https://www.facebook.com/amarchitrakatha?fref=photoThe Amar Chitra Katha Studio
August 21 · Edited
The next entry in the Top Ten of our Independence Day Contest is by Pooja Tiwari, another member of VIDYA‘s Youth Programme. She retells the moving story of 73-year-old Ram Charan Das.
Here’s what she said about her experience: I was very glad of the opportunity to have interviewed someone who was a part of our very first Independence Day as I came to know a lot about the real struggle that many people went through.
Art by Ritoparna Hazra
August 22, 2014
My name is Ram Charan Das. I am 73 years old now but on 15th August, 1947 I was 6 years old. During that time, the atmosphere was dangerous and difficult. I was in Pakistan.
We were told that all Hindus had to leave Pakistan. There were thefts and robberies happening everywhere. When we were leaving for India, my mother had to hide all the jewellery underground. My mother took some money with her and we went to the police station to ask for help.
We asked for help so that we could reach the station safely. But we were attacked by people who robbed us and took away all our things. When we reached the station, we realised that the trains were too crowded but we somehow managed to board it. Immediately after boarding the train, we also lost all the little belongings that we had. My parents kept me hidden inside the bathroom so that I could be safe.
We reached Kasur station where we were told to empty the train. People were panicking and rushing around for safety. Suddenly Pakistanis started firing and one bullet hit me, injuring my hand. It was very painful but I tried to control my tears. We spent the entire night in the waiting room and my uncle noticed that I was injured.
Next morning, we boarded a train and went to Firojpur. Over there, RSS people helped us a lot and provided us with food and water. We felt better and when the train came, we got ready to board it but it was too crowded and my grandparents and brothers were not able to board it.
We somehow reached India and became a part of the refugee camp. At the camp, we would get bread and ration everyday, but it was not enough for my mother. She was extremely sad and kept crying saying that if she didn’t meet her kids, she would die. She was ill with grief. After sometime, my father took special permission and went to Pakistan. He returned with the rest of my family and also brought back all the jewellery.
After that we came to Jalandhar. The Punjab government announced that the house that we broke into could become our permanent residence. We did just that. I would like to say now the time is better compared to that time.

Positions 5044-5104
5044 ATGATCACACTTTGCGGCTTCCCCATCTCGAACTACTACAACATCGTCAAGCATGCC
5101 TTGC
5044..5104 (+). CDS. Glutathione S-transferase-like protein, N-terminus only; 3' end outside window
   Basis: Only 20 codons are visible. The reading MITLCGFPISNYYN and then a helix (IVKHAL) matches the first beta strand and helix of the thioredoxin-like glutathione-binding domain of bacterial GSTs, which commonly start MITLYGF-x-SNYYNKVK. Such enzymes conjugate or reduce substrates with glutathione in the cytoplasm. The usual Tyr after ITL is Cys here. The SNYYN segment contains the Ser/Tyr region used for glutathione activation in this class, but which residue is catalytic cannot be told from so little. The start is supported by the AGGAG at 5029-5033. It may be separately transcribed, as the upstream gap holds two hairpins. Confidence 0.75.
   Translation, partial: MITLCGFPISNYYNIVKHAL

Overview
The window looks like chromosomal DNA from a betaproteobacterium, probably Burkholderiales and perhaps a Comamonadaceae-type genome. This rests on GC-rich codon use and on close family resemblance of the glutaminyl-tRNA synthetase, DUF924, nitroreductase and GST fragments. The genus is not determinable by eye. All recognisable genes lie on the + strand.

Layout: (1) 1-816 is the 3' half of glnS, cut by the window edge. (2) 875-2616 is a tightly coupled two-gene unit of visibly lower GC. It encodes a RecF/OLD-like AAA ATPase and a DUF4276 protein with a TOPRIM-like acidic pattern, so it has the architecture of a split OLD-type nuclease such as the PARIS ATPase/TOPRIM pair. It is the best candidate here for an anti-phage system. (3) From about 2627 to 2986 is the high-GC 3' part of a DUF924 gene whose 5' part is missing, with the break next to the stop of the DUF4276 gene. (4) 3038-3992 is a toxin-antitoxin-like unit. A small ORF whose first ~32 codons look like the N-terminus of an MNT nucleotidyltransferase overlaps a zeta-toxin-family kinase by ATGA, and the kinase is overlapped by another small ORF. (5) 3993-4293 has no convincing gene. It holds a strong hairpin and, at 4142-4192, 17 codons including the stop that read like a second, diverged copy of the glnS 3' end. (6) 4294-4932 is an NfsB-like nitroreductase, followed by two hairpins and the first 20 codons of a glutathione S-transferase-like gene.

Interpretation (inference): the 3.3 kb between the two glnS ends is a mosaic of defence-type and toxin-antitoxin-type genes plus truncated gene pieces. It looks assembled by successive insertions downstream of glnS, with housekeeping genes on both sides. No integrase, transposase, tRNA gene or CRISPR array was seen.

Two Sides of a Story
August 19, 2014
In the second story that made it to our top ten, Abhiroop De recounts the emotional story of his grandparents on 15th August, 1947.
My grandfather tells me of a very interesting story about the 15th of August that he experienced. On the morning of 15th, the whole locality in Howrah (a suburban town near Kolkata) was in the festive spirit. My grandfather had just passed out of school and was working as an accounts officer in a private company in India. They had spent the entire night of the 14th tuning in to their radio listening to the famous “Tryst with Destiny” speech by Nehru which he had delivered while unfurling the national flag at midnight in Delhi.
My grandfather, along with his brothers and sisters, got decked up in new clothes (dhoti and saree, of course. The dress code that day was strictly desi!) and crossed the Howrah bridge on foot and went to Kolkata to participate in the celebrations. The streets were decked with streamers and there was a sea of humanity on the roads, all in new clothes, some waving the National Flag (then donning the charkha and not the chakra) and many others carrying photos of Gandhi or Bose. It should not be forgotten, that even though India got her independence that day, Kolkata was still torn with communal violence. Refugees from East Pakistan had already started teeming through the borders, and by 15th August, many of them could be seen huddling on the footpaths of the prominent streets. My grandfather tells me that Kolkata, on that day, was a study in contrast. On one hand, there was joy and inexplicable satisfaction on being free and on the other hand, the sight of the skeletal refugees on the streets presented a reality check for the newly born democracy.
My grandmother, on the other hand, tells me about exactly the same day in a completely different perspective. She belonged to a zamindar family in East Bengal which, on the 14th of August, became East Pakistan. On the 15th, she, along with her family, was still in her native place in Kumarkhali (in present day Khulna, Bangladesh). There was no celebration, no revelry. The minorities were still in a condition of shock and uncertainty about the Partition. A greater length of the Independence Day was spent with the adults discussing whether they should move to the West or stay back to face their fate. News of riots both in Hindu and Muslim localities were floating by, and the atmosphere was very tense. My grandmother did remember tuning into the Indian radio along with her siblings and listening to the first news of Independent India.
Thus, I would like to conclude in pointing the vast difference and diversity of the experiences of two young people (who happen to be a happy and grand old couple now) in two areas of the same province. Independence meant different things for different people, for some it was liberation, and for others, it meant suddenly becoming a foreigner in their own land with the stroke of a pen.